Microsoft really wants you to make some friends.
That’s one big takeaway from their E3 2014 press conference. Along with the announcements of the Master Chief collection, an impressive sizzle reel of indie games, and the reveal of a Tomb Raider sequel, cooperative online play was a massive theme running through many of the company’s biggest announcements.
Evolve was one of the first of the conference to show this, revealing an all-new monster controlled by a player and used to antagonize the four player-controlled characters hunting it. Relying on the strengths of their respective classes, players are meant to work together to effectively bring the massive creature down.
Rumours of it being a cooperative game were put to rest when it was revealed that Assassin’s Creed Unity would allow up to four players to work together on different missions with “randomized events, alternate paths, and various tactical options.” Set in France during the French revolution, Assassin’s Creed Unity also allows players to explore the streets of Paris together “from its steeples to its sewers.”
Fable is making its grand return to the Xbox with Fable Legends, a cooperative game where players work together as four different heroes to take down a villain. Much like Evolve, that villain is controlled by a player, whose ability to set traps and give orders to creatures allows them to be a devious antagonist.
Project Spark is adopting the “Play, create, share” model from games like LittleBigPlanet and ModNation Racers by allowing players to create their own games and share them with others online. While it’s not cooperative in the same sense as Evolve or Fable Legends, Project Spark’s very premise is heavily based on the idea that people on Xbox One will want to create their own works and share them to be played with others.
Finally, The Division returned after wowing at the Ubisoft E3 2013 press conference with another demo not unlike the original. Aside from a basic pandemic premise and heavy emphasis on multiplayer, there’s still a lot we don’t know about The Division. What was seen of the game at Microsoft’s press conference, however, confirmed that teamwork and cooperative play is a major part of its core mechanics.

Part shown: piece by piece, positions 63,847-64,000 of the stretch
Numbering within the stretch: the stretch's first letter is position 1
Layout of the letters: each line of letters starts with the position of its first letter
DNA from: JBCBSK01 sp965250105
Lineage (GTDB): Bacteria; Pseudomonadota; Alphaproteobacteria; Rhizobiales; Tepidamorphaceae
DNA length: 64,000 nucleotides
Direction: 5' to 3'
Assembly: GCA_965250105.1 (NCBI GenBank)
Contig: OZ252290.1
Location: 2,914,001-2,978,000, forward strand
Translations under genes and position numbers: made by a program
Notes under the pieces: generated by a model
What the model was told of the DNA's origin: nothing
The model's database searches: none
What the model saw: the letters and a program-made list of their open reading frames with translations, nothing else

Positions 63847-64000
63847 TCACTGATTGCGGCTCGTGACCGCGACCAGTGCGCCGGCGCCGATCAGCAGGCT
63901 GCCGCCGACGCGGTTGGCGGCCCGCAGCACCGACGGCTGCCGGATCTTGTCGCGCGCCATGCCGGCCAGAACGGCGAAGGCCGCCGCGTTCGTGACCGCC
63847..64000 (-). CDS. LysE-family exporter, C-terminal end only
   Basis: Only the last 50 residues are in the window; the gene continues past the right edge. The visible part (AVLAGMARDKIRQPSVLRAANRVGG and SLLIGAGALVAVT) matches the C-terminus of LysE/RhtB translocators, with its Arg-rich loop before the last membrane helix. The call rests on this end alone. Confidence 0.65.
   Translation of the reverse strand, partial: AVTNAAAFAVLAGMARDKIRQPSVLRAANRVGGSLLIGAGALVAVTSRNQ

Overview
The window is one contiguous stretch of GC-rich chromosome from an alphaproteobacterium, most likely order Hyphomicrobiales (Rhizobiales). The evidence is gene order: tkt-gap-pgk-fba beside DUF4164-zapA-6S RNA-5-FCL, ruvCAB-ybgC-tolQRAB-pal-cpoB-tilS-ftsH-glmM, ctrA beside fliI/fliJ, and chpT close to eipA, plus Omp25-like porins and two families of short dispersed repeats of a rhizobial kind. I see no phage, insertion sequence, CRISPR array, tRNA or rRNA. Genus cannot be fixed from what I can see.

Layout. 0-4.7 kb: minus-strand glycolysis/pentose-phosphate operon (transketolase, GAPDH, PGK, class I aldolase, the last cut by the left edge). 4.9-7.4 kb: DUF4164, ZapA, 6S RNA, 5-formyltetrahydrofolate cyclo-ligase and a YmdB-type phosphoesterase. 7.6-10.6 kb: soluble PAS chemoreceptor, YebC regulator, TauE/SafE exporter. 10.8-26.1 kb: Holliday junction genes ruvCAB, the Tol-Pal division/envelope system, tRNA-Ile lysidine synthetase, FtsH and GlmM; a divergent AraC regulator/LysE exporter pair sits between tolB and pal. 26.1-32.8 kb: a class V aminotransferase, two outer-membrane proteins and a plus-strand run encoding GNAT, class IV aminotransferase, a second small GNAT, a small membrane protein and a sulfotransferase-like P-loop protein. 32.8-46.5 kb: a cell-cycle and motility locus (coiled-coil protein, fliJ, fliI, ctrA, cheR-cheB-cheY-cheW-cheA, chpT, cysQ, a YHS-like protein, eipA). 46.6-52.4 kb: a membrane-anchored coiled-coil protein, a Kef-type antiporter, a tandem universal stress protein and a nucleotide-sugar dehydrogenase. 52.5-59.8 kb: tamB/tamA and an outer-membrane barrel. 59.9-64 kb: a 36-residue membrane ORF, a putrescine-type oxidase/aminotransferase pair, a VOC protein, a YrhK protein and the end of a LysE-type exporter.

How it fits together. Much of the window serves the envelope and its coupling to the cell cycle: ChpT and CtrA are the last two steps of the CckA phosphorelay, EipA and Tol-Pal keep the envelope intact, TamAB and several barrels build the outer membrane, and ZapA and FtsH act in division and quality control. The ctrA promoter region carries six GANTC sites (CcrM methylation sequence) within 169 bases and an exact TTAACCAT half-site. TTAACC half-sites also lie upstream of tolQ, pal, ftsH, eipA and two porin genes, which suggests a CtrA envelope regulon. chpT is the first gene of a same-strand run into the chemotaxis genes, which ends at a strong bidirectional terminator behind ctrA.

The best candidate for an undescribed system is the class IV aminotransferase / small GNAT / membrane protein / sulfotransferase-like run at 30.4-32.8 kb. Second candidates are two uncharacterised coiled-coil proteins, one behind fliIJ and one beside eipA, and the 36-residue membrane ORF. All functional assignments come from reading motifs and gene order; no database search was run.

So, what’s to be made of all this? It’s certainly a risky move to base an entire game around the concept of forcing players to work with others to achieve an objective. Even more so when it’s considered that many of the previous games that have called for cooperative play allowed people an option to play solo if wanted.
However, cooperative play and arming players with the ability to be a bad guy does create an interesting dynamic. It allows for emergent gameplay stories and mechanics, giving people the chance to create their own unique encounters that can later be retold like old war stories between soldiers. And let’s not forget the fact that the stakes are significantly higher when it’s more than a mere computer controlling an enemy. Knowing that someone somewhere is responsible for your death by dropping a horde of Hobbes on you is definite motivation to get your revenge fires fueled.
The ability to share creations in games such as Spark sets up for some interesting interactions as well. We’ve seen how popular it was in LittleBigPlanet; could it take off in the same way here? No matter which way one looks at it, it’s an innovative way to approach multiplayer; a way to capture couch co-op for the digital age. Whether or not it will make good on its premise is yet unknown, but innovation is rarely a bad thing.